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Sensor Orientation for Vibration Data Recording


Sensors are essential components when setting up a data acquisition system for field recording. If a sensor is in the wrong orientation, the recording device may gather incorrect data, if any at all. Additionally, parsing through data will be complicated if the engineer does not document the position or orientation of the sensors.

Pre-recording planning will help to simplify recording and analysis, especially if the engineer is recording at multiple locations. Although plans rarely pan out exactly as intended, it is wise to consider the behavior of the device under test and what vibration is necessary to record before getting it out into the field.


It can be helpful to draw a preliminary diagram of the axes of vibration for the device under test. When the engineer gets to the field, this diagram can remind them how to orient their sensors and label them in the acquisition system. They should consider any surfaces they might wish to record, such as the undercarriage of a vehicle.

This type of diagram will help to keep axes consistent across recordings in different locations. Although engineers can label their axes differently at each location without affecting the data, the post-recording analysis will be challenging, particularly if comparing recordings at different locations.

Vibration Sensor Orientation

Single-axis Sensors

Engineers should mount single-axis sensors in the direction of the vibration they want to record. A single-axis sensor records data perpendicular to the mounting surface.

In the field, it is not always as simple as mounting the sensor in the direction of the excitation. A bump in the road may excite the suspension system in the z direction, but a window or mirror in the x direction. In the instance that the engineer doesn’t know which direction the component will vibrate, a triaxial accelerometer can be beneficial.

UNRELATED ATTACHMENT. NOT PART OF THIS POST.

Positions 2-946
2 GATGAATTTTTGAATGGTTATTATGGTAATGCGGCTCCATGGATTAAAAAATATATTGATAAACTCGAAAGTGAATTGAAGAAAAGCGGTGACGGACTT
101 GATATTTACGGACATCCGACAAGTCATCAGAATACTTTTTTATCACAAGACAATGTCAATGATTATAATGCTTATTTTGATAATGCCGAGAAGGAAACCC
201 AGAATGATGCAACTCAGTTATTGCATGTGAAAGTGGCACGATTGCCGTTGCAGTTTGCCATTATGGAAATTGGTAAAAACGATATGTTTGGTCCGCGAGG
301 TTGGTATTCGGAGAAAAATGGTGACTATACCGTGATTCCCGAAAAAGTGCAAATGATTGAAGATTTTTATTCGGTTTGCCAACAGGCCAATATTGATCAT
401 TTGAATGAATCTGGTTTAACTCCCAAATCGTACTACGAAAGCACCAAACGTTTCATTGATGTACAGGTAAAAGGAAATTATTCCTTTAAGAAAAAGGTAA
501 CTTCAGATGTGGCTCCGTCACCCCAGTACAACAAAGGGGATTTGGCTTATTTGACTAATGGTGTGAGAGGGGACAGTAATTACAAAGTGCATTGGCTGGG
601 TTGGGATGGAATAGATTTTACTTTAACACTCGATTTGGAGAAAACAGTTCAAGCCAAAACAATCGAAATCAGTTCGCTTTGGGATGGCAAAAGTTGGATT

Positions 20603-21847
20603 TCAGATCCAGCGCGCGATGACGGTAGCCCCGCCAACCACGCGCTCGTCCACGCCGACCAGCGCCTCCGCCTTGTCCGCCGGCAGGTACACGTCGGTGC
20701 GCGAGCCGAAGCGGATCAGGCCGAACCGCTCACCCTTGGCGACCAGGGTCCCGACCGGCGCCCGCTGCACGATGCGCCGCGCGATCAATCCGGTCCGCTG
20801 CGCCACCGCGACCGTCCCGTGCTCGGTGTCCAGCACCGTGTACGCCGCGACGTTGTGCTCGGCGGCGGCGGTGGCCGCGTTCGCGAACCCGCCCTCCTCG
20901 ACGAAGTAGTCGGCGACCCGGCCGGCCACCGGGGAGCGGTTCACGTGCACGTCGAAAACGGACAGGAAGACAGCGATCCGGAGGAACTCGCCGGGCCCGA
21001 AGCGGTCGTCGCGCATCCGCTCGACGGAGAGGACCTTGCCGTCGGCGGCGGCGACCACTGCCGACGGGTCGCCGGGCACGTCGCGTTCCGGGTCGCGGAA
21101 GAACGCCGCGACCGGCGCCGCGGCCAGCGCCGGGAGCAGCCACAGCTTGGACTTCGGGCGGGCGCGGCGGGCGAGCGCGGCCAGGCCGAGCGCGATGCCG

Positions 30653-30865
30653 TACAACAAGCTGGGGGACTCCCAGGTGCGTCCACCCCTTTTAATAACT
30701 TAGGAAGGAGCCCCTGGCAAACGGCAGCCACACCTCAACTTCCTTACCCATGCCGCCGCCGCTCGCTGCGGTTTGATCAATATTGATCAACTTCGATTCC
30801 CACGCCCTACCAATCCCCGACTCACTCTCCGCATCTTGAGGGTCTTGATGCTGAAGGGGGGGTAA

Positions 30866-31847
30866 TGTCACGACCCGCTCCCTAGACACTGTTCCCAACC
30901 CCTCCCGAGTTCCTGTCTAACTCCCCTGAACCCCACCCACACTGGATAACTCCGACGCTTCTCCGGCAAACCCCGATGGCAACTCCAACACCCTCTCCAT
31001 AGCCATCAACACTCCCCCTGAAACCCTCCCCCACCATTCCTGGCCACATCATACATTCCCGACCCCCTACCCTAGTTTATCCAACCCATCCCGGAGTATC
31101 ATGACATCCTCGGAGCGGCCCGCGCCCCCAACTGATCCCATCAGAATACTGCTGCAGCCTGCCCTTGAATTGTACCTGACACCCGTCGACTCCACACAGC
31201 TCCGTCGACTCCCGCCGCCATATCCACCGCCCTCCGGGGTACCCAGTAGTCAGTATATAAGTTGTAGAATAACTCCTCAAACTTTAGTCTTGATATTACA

Triaxial Sensors

A triaxial sensor records data in the x, y, and z directions. The face of the sensor has x, y, and z labels that the engineer can use to align with their diagram.

Even if the engineer is recording data to determine the response axis of a component, it is still beneficial to be consistent with the axes across recordings. Post-recording, they will quickly know which axis it is vibrating on and can compare the response to other locations.

Adjusting Sensor Orientations in VR Mobile

Inputs settings in VR Mobile.

Sensors typically have a designated face for mounting, so the engineer can only manually rotate two of the three axes. If the engineer cannot mount the sensor in the same direction as the axes they’ve diagramed, they can change the axes in the software.

For example, due to spacing constraints, a sensor might only fit so that the y-axis label records the z-direction data (and vice versa). The engineer can switch the axes in the software so that the z-axis data appears under a z-axis label and the y-axis data appears under a y-axis label. Otherwise, the engineer will need to note that the data labeled as y-axis is z-axis data, which can quickly become confusing.

Engineers can re-label their sensors manually in the Inputs tab in VR Mobile. VR Mobile is a desktop/mobile device application that works in tandem with the ObserVR1000.

Math Traces

The Math Traces feature in ObserVIEW also includes a solution for rotating triaxial sensor channels to a new direction. It can adjust the desired direction of motion per axis using the angle of the mounted sensor. To change the data for a single rotation about the axis, follow the instructions in 30+ Uses for Math Traces in ObserVIEW (use #22).


VR Mobile also has an Invert option under its Inputs parameters. If the engineer must mount their sensor upside down due to space constraints, they can select Invert to invert the sensor’s signal. Post-process, the positive and negative amplitudes will coincide with the typical orientation of the device under test.


Adding the axis to the channel name will make for easier analysis later. VR Mobile simplifies this process if a sensor has a transducer electronic data sheet (TEDS). The user can select the Append Axes to Labels option under Inputs, and the software will add the axis to each channel name.

Sometimes, an x, y, or z-axis label is not as descriptive as a lateral, vertical, or longitudinal label. The engineer should use whichever is standard in their field, so long as they’re consistent.

Adjusting a shaker

Sensors Online Course

If you are interested in learning more about selecting and using sensors for proper vibration control, Vibration Research has a free online course on Sensors for Vibration Testing.

Sensors VRU Course


May 1, 2023


Cherie Stoll



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